Epilepsy at School

Elementary school-aged girl wearing a purple shirt smiles, with five classmates in the background.


Use these tips to make sure your child with epilepsy gets the care and support they need at school. 

Parents often feel a mix of excitement and worry when a new school year begins. Parents of students with epilepsy and seizures may have extra concerns about their child having a seizure during the school day. As your child with epilepsy returns to school, use these tips to make sure they get the care and support they need.

1. Make a Seizure Action Plan.

A Seizure Action Plan has the resources school staff need to help a student who has seizures. It includes first aid steps and contact information for parents and health care providers. It also includes medicines that the student may need during the school day.

Examples and templates of plans are available from the Epilepsy Foundation and the Seizure Action Plan Coalition.

2. Help school staff get trained.

Free, online, and on-demand training programs are available to school staff. Programs developed by CDC and the Epilepsy Foundation include:

Talk to your child’s school to see if school staff can participate in these programs. You can also share information about a new toolkit from the National Association of School Nurses, called Supporting Students with Epilepsy: A Toolkit for School Nurses.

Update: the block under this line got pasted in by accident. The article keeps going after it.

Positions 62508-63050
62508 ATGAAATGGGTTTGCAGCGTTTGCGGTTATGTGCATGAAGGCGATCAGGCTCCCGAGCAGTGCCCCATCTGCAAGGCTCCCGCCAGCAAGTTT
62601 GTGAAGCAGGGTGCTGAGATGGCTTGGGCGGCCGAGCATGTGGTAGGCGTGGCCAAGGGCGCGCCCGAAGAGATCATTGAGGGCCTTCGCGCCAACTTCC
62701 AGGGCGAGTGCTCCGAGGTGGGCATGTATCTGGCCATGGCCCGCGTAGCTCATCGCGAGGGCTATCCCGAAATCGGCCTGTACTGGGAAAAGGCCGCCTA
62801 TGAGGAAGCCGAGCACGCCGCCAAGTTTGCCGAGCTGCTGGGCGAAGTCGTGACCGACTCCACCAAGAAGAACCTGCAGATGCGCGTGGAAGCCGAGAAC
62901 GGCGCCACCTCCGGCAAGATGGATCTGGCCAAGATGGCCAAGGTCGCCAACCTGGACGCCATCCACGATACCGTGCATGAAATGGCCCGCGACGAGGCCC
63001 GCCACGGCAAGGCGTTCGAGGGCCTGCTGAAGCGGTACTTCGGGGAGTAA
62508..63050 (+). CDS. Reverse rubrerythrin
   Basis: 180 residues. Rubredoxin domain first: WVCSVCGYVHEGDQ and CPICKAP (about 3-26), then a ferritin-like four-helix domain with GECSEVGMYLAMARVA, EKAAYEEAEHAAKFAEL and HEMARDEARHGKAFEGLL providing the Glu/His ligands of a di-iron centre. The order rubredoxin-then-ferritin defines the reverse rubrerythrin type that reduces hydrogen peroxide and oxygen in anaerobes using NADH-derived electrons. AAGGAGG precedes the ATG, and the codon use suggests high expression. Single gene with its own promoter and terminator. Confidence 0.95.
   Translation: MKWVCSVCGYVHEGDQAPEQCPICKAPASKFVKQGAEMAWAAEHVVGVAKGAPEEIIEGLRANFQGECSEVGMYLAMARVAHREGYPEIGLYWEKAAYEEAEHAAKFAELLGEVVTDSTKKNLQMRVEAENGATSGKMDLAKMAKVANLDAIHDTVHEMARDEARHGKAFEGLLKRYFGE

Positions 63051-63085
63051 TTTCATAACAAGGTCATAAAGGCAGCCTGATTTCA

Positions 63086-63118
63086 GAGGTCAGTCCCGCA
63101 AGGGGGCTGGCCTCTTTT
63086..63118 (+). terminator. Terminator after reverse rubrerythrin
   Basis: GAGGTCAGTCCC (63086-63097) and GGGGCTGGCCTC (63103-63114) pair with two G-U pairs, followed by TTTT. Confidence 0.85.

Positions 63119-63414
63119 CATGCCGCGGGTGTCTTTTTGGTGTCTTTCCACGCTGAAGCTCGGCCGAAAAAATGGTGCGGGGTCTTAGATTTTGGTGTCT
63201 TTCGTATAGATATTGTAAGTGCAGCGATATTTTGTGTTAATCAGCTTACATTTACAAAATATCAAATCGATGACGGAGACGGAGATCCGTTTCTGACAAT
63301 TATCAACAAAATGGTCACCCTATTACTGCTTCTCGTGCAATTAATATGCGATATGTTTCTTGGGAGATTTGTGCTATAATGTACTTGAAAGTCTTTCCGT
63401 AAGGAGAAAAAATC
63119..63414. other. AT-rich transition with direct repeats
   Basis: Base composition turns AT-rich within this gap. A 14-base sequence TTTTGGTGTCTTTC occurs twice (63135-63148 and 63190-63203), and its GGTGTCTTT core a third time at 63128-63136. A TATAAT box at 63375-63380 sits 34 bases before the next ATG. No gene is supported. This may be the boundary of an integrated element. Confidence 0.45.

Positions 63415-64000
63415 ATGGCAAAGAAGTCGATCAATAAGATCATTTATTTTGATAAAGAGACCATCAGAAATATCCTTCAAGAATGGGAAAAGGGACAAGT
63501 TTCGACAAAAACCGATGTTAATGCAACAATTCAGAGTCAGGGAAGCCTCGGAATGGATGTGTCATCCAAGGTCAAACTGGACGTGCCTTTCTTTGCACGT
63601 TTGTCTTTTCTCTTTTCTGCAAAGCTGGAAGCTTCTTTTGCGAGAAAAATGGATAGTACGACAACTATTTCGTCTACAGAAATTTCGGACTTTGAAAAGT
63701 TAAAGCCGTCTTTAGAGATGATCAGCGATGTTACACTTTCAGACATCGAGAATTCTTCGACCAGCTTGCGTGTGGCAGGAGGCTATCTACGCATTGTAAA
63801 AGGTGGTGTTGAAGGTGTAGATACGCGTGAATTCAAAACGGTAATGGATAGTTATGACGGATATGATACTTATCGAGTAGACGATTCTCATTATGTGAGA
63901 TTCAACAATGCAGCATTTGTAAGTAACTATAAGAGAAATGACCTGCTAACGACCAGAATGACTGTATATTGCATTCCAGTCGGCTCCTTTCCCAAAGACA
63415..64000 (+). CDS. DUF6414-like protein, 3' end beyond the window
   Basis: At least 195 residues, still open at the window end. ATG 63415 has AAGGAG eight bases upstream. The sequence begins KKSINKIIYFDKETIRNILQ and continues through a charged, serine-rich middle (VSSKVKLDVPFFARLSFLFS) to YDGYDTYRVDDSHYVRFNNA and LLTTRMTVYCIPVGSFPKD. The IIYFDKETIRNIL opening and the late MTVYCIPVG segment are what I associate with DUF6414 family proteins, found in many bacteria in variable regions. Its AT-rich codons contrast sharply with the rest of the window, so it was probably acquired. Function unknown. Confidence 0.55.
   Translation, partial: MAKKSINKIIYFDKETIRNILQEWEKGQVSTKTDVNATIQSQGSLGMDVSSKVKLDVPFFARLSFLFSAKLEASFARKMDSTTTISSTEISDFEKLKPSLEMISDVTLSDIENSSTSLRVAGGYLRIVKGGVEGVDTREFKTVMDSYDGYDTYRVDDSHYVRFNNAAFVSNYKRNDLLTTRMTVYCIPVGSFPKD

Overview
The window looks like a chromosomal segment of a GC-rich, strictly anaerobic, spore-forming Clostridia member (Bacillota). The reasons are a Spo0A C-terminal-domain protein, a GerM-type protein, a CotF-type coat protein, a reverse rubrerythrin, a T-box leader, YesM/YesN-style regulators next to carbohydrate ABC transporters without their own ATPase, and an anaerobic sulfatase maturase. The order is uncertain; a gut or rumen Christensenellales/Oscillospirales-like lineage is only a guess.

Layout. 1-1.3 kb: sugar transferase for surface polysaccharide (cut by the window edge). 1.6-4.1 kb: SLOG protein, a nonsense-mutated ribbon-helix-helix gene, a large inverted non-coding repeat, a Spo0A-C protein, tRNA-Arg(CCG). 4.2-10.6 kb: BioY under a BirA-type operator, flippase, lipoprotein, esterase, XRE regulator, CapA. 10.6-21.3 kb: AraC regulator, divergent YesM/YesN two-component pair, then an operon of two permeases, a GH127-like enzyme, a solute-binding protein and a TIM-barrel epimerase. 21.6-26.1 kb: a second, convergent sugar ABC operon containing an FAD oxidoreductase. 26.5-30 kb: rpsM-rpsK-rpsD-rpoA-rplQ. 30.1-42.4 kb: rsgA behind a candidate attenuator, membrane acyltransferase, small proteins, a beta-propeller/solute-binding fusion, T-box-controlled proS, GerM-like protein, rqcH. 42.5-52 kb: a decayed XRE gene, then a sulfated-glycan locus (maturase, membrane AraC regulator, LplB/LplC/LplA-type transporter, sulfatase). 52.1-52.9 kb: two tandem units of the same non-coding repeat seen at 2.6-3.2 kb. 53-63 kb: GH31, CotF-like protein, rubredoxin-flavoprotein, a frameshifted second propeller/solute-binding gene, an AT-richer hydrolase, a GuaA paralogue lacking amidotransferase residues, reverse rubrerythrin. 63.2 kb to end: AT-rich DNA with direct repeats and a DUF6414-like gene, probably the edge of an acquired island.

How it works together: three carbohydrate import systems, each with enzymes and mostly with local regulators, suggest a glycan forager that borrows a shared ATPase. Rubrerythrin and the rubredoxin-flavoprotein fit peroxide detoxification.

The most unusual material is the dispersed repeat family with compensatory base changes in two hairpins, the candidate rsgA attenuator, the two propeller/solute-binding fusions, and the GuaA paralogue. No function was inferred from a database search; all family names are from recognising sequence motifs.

3. Help other students understand epilepsy.

Teachers can find classroom resources on CDC’s Body and Mind (BAM) website to help them talk to students about epilepsy, what a seizure looks like, stigma and bullying, and how to provide seizure first aid.

4. Find Support

If you want to find others to talk to online or in a local support group, or find community events, visit CDC’s Find Support page. You can also learn more about other epilepsy-related back-to-school topics through the Epilepsy Alliance America’s Back to School resources.

A free, online Seizure Recognition and First Aid Certification program is available for anyone who wants to learn how to recognize a seizure and provide first aid. This program is helpful for families, friends, caregivers, and others your child may interact with before and after the school day.

A teen boy sits on outside stairs holding an open book.

Use these tips to make sure your child with epilepsy has the support he needs while at school.

Parents of teens who have epilepsy may have specific concerns about how to manage this condition as their children become more independent. CDC’s You Are Not Alone Parent Toolkit can help! Learn from other families who have teens with epilepsy as they talk about driving, dating, medicine, stress, school problems, and other important issues. Parents can use the toolkit on their own or lead a support group.